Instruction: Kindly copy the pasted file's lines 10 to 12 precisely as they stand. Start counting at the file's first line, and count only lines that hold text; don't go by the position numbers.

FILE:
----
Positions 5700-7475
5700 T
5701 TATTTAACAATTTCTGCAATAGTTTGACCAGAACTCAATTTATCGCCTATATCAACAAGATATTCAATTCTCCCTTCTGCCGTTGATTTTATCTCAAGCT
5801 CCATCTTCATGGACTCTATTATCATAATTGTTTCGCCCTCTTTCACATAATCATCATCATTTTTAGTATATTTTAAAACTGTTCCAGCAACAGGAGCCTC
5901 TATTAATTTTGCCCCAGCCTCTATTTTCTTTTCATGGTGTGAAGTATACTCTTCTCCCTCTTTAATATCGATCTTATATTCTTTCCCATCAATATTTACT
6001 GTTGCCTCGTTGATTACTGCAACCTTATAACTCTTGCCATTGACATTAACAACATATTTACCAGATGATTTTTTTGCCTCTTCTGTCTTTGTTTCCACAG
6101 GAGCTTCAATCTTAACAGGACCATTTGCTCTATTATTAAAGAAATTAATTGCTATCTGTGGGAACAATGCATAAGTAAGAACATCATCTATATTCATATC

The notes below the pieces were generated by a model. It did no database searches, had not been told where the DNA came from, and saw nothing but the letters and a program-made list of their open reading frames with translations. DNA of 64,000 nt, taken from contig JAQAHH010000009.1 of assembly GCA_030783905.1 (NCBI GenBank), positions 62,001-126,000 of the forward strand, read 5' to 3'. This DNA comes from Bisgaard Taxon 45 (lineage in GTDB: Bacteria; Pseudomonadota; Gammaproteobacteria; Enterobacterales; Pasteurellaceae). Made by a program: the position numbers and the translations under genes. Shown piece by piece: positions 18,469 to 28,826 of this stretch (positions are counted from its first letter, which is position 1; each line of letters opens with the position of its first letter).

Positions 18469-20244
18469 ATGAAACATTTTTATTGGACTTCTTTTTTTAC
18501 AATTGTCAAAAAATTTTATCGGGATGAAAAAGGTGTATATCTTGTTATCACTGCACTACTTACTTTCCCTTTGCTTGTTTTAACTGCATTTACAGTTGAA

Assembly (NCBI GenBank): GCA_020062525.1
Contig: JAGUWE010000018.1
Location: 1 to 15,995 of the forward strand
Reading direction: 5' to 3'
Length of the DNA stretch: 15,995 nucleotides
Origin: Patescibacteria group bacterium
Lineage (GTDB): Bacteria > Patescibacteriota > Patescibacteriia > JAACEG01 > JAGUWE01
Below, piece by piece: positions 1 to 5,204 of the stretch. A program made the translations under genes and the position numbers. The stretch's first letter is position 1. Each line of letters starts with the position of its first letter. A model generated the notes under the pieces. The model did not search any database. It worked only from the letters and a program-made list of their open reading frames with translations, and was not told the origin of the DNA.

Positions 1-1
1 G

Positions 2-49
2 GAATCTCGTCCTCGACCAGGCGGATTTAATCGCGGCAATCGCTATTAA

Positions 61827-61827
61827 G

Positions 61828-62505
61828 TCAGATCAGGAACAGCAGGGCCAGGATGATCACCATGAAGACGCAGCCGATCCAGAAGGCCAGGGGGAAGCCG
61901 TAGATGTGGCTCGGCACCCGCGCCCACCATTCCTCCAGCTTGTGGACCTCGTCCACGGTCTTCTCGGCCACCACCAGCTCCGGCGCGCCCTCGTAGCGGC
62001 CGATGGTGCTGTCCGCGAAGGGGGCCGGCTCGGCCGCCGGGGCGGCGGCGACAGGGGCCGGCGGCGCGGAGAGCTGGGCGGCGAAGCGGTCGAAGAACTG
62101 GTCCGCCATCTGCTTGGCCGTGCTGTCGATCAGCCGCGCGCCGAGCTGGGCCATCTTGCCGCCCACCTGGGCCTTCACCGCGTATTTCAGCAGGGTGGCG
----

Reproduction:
18469 ATGAAACATTTTTATTGGACTTCTTTTTTTAC
18501 AATTGTCAAAAAATTTTATCGGGATGAAAAAGGTGTATATCTTGTTATCACTGCACTACTTACTTTCCCTTTGCTTGTTTTAACTGCATTTACAGTTGAA

Assembly (NCBI GenBank): GCA_020062525.1